Most businesses that serve Lawrence Park residents are clustered around the intersection of Yonge and Lawrence. Here, residents can access a wide range of fashion boutiques, children’s stores, casual eateries, gourmet restaurants, bakeries and grocery stores, fitness clubs, banks, drugstores, and coffee shops.
Several major retail developments are easily reachable from Lawrence Park, including the popular Lawrence Square Shopping Centre at Lawrence Avenue West and Allen Road, and Lawrence Plaza at the corner of Lawrence Avenue West and Bathurst Street.
Lawrence Park, which is located south of Lawrence Avenue East and east of Yonge Street, is the neighbourhood’s flagship public green space. This wide, expansive, and beautiful parkland features a trio of clay tennis courts, as well as an on-site lawn bowling club and stunning, serene public gardens. Visitors can also access a footpath that leads into Lawrence Park Ravine, which is extremely popular with nature lovers. Walking, running, hiking, and cycling are ideal activities to enjoy in the scenic ravine.
Another breathtaking canyon, Blythwood Ravine, extends along the southern limit of Lawrence Park. Blythwood Ravine exits into Sherwood Park, a gently sloped nature preserve rich with mature trees, excellent walking paths, and an off-leash dog park.
Tennis courts, basketball courts, baseball diamonds, children’s playgrounds, and a lifeguarded wading pool are available at Wanless Park just north of Lawrence Avenue. The scenic Alexander Muir Memorial Gardens can be accessed on the east side of Yonge Street just south of Lawrence Avenue.
Private local outdoor recreation facilities include the prestigious Granite Club and the exclusive Rosedale Golf Club.
Given its status as an upscale, family-friendly neighbourhood with an above-average concentration of school-aged children, Lawrence Park is well-served by an excellent network of private and public schools. Many neighbourhood public elementary school students are enrolled at:
Lawrence Park Collegiate Institute is the neighbourhood’s major public high school. It is located at 125 Chatsworth Drive, and is one of the city’s top-ranked high schools with a current enrollment of about 1,300 students. Northern Secondary School (851 Mount Pleasant Road) is also located nearby.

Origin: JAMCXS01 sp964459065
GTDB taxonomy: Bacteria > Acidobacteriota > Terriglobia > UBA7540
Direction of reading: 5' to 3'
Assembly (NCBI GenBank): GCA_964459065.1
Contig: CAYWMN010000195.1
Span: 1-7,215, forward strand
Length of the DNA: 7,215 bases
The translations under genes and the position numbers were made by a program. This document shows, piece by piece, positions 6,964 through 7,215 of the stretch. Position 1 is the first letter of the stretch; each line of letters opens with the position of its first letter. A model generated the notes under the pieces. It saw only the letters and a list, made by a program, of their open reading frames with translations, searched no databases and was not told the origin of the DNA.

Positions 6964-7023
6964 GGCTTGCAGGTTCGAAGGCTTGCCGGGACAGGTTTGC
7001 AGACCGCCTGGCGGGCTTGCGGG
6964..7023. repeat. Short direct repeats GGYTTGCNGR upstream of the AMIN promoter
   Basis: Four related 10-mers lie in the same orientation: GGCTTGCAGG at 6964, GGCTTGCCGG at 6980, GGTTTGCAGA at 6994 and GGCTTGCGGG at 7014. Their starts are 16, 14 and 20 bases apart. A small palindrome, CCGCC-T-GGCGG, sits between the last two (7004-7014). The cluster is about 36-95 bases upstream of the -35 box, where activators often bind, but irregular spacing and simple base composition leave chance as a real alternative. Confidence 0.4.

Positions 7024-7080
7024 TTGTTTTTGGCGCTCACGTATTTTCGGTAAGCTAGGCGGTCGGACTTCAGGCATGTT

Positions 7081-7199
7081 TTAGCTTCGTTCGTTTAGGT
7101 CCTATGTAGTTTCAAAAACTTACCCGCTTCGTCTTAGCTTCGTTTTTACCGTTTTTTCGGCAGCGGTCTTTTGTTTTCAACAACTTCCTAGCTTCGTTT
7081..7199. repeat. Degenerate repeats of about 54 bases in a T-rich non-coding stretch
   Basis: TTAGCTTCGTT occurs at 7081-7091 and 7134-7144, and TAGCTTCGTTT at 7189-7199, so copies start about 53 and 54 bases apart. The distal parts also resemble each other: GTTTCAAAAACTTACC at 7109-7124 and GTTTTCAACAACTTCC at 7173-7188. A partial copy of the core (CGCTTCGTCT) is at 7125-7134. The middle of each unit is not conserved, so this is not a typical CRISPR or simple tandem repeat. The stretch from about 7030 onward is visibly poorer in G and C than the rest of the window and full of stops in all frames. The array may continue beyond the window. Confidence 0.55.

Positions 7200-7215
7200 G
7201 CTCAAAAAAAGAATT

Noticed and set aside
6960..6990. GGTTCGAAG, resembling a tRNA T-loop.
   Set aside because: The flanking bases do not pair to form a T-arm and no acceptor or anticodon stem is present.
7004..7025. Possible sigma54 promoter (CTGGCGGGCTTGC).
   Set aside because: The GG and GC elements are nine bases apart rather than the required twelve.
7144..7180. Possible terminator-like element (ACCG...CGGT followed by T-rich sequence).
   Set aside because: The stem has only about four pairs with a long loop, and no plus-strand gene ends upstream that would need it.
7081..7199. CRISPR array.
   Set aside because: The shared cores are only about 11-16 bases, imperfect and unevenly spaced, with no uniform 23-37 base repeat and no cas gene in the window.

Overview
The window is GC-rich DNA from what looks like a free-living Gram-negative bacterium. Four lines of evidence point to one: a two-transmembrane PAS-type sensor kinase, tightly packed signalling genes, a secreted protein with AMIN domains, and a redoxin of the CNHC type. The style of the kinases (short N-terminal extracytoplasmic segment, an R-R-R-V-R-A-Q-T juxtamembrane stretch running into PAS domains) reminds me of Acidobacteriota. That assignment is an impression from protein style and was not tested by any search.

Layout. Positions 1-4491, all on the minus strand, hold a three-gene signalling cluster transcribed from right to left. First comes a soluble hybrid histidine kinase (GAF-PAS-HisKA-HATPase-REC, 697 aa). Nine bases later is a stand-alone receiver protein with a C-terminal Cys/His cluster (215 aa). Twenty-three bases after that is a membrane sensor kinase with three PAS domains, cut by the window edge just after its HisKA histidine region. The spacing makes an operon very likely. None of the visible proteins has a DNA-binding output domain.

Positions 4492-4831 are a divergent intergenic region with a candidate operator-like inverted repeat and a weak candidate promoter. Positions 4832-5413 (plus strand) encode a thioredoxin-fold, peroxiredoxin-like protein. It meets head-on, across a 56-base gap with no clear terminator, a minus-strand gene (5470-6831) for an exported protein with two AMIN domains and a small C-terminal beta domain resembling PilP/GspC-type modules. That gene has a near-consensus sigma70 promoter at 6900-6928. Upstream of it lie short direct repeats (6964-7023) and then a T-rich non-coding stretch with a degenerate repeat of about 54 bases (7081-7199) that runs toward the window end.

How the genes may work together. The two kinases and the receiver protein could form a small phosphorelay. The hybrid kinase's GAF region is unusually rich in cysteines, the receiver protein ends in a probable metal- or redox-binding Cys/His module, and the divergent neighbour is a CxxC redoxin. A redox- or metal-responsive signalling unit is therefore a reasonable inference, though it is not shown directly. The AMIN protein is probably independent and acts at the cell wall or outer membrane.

Younger students in Ontario’s separate school system can attend Blessed Sacrament Catholic School (24 Bedford Park Avenue). This faith-based institution serves students in kindergarten through grade eight.
Many of Toronto’s top-rated private schools are found in or close to Lawrence Park, including:
Prospective residents who are interested in sending their children to private school should keep in mind that admissions policies are determined by the individual institutions. Contact school administration directly for specific enrollment and tuition information.
Lawrence Park is served by the George Locke Memorial Library, a district branch of the Toronto Public Library system. Founded in 1949 in memory of the system’s chief librarian from 1908 to 1937, the library is located on the southeast corner of Yonge Street and Lawrence Avenue East.
The TTC subway’s Lawrence station is located at the intersection of Yonge and Lawrence, and gives local residents immediate access to Line 1 (Yonge-University-Spadina) of the city’s subway system. It takes about 20 minutes to reach Union Station from Lawrence using the subway.
Major TTC bus routes also serve Yonge Street, Bayview Avenue, Lawrence Avenue, and Mount Pleasant Road. Drivers can reach Highway 401 via the Yonge Street on-ramp, which is about a five- to ten-minute drive from Lawrence Park under normal traffic conditions.
Lawrence Park has attracted many high-profile residents over the years, including:
Lawrence Avenue is named after the farmer and tanner who originally owned much of the land on which Lawrence Park is now built. The neighbourhood’s visionary founder, Wilfrid Servington Dinnick, is also the namesake of Dinnick Crescent.
Jethro Seymour is one of the Leading Toronto Real Estate Brokers at Royal LePage RES Ltd., Johnston & Daniel Division. Jethro Seymour is a midtown Toronto residential specialist with over 20 years of sales experience in real estate, marketing, construction, and publishing. He has helped many families find homes in Toronto’s great neighbourhoods, and has extensive knowledge of local markets, new home construction, resale home sales, and the condo market. Living in midtown Toronto, Jethro previews many of the homes that come to market for his clients and inventory knowledge. Jethro specializes in Bedford Park, North Toronto and Midtown Toronto neighbourhoods.